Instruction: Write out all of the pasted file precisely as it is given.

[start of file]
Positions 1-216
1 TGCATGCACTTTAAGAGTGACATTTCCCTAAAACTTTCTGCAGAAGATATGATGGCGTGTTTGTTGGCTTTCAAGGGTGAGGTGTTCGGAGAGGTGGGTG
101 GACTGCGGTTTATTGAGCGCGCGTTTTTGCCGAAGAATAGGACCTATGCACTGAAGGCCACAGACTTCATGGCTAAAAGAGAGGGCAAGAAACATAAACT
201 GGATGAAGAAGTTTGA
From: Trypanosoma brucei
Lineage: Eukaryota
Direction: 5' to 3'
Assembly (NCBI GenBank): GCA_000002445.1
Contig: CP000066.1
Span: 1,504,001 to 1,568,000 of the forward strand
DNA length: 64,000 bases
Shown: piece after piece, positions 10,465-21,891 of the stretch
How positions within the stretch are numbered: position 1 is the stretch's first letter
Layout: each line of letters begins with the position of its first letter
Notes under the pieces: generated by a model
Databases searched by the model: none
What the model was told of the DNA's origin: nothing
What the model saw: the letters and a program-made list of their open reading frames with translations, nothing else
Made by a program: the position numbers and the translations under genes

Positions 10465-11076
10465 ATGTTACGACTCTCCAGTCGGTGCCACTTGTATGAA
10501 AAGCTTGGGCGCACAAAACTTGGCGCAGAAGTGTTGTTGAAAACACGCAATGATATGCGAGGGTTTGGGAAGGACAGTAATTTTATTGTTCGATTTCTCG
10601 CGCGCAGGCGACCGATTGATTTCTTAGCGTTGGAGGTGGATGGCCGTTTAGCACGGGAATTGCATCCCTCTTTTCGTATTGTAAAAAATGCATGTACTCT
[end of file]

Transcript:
Positions 1-216
1 TGCATGCACTTTAAGAGTGACATTTCCCTAAAACTTTCTGCAGAAGATATGATGGCGTGTTTGTTGGCTTTCAAGGGTGAGGTGTTCGGAGAGGTGGGTG
101 GACTGCGGTTTATTGAGCGCGCGTTTTTGCCGAAGAATAGGACCTATGCACTGAAGGCCACAGACTTCATGGCTAAAAGAGAGGGCAAGAAACATAAACT
201 GGATGAAGAAGTTTGA
From: Trypanosoma brucei
Lineage: Eukaryota
Direction: 5' to 3'
Assembly (NCBI GenBank): GCA_000002445.1
Contig: CP000066.1
Span: 1,504,001 to 1,568,000 of the forward strand
DNA length: 64,000 bases
Shown: piece after piece, positions 10,465-21,891 of the stretch
How positions within the stretch are numbered: position 1 is the stretch's first letter
Layout: each line of letters begins with the position of its first letter
Notes under the pieces: generated by a model
Databases searched by the model: none
What the model was told of the DNA's origin: nothing
What the model saw: the letters and a program-made list of their open reading frames with translations, nothing else
Made by a program: the position numbers and the translations under genes

Positions 10465-11076
10465 ATGTTACGACTCTCCAGTCGGTGCCACTTGTATGAA
10501 AAGCTTGGGCGCACAAAACTTGGCGCAGAAGTGTTGTTGAAAACACGCAATGATATGCGAGGGTTTGGGAAGGACAGTAATTTTATTGTTCGATTTCTCG
10601 CGCGCAGGCGACCGATTGATTTCTTAGCGTTGGAGGTGGATGGCCGTTTAGCACGGGAATTGCATCCCTCTTTTCGTATTGTAAAAAATGCATGTACTCT